And while our goal, as Christians, should always be to worship God, first and foremost, and then seek to edify the faithful – not necessarily to “attract” any particular demographic group – I am living proof that faithfully-rendered Anglican liturgy can be a powerful tool of evangelism, including and perhaps even especially to young people seeking a firm place to stand.

I myself can trace my entry into the Anglican tradition (from Methodism, which granted is not so far afield as some) to the experience of the liturgy – in my case, the Daily Office of Morning Prayer – back in 1989, at the age of 24.

So I do not find this the least bit surprising!

Lancelot Andrewes, Bishop of Winchester, 1626 | For All the Saints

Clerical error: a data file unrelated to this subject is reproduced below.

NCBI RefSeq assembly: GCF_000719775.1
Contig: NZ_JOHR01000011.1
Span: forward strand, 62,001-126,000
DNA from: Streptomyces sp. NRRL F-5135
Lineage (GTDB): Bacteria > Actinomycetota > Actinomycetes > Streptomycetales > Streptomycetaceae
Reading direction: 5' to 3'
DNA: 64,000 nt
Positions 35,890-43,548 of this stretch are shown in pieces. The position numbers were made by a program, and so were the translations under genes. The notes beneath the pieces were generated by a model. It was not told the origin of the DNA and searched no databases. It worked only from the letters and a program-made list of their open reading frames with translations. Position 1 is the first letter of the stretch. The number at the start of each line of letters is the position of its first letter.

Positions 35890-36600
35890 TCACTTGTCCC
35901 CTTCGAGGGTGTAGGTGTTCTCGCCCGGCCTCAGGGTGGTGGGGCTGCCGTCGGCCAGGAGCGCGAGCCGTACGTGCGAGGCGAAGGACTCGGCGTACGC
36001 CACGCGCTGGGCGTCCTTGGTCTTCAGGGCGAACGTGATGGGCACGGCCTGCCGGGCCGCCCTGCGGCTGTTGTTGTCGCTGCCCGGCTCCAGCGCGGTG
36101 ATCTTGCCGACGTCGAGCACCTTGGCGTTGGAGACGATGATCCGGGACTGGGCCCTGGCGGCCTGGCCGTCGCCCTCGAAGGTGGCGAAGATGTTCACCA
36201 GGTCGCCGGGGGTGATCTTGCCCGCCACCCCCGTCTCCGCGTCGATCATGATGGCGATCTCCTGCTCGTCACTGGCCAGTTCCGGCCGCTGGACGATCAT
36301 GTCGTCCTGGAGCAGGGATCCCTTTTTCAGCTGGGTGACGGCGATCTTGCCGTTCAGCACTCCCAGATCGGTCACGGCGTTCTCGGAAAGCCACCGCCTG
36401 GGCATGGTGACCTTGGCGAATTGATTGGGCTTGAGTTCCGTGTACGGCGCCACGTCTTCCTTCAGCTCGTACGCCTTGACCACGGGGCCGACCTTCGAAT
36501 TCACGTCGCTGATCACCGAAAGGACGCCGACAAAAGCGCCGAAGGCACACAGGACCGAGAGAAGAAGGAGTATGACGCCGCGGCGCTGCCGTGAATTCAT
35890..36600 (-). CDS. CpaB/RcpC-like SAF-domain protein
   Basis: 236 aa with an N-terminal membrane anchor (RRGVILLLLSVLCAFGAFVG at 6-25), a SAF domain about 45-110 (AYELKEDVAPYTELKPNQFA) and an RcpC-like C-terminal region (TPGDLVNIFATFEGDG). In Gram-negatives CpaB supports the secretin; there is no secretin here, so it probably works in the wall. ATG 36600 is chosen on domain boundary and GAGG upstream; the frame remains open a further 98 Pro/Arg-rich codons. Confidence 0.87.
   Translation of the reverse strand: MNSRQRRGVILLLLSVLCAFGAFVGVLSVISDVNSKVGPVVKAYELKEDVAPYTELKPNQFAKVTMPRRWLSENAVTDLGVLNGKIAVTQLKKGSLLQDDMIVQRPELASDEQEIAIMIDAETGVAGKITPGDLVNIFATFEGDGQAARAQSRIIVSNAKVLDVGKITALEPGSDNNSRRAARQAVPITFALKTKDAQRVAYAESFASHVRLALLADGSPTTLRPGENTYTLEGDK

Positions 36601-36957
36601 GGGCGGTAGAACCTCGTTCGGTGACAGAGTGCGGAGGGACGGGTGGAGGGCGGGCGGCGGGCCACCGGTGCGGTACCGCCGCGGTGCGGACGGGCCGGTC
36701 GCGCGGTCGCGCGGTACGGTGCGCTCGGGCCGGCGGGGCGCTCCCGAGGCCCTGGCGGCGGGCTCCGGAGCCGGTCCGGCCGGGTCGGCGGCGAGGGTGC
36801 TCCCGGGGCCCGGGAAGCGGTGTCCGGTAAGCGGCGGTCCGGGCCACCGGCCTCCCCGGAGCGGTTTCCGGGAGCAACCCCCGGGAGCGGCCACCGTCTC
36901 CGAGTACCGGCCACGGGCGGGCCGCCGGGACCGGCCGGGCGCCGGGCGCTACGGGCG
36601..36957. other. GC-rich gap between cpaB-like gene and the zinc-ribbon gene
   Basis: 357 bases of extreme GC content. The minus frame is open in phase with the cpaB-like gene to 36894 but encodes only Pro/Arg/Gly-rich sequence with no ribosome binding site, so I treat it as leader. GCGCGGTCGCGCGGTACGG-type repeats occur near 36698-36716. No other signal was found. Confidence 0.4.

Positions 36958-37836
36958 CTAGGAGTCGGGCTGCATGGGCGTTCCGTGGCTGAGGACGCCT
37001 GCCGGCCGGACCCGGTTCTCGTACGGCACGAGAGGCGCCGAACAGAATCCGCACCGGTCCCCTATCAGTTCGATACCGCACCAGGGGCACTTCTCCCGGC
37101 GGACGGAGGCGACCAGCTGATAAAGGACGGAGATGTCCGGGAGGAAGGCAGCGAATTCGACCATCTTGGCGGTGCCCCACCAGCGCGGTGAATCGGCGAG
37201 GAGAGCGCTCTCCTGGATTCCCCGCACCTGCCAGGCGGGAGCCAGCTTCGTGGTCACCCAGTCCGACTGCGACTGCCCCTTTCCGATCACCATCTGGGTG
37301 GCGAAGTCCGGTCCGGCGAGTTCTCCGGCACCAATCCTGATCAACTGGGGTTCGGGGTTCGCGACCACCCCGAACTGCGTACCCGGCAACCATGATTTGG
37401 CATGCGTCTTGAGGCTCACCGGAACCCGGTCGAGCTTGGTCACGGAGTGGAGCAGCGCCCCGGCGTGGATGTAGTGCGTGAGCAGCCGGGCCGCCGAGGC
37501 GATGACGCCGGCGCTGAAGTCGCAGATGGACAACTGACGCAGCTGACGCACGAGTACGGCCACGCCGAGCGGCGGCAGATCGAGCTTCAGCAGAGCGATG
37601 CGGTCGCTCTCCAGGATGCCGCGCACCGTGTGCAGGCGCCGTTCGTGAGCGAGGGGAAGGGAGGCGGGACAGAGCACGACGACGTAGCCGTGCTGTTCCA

A devoted scholar, hard-working and accurate, and a master of fifteen languages, Lancelot Andrewes was renowned for his learning and for his preaching, and was a seminal influence on the development of a distinctive reformed Catholic theology in the Church of England.

Source: Lancelot Andrewes, Bishop of Winchester, 1626 | For All the Saints

A man whose memory I hold in the highest esteem!
 
“Andrewes was one of the principal influences in the formation of a distinctly Reformed Catholic Anglican theology, which in reaction to the rigidity of the Puritanism of his time, he insisted should be moderate in tone and catholic in content and perspective. Convinced that true theology must be built on sound learning, he cultivated the friendship of such divines as Richard Hooker and George Herbert, as well as of scholars from abroad…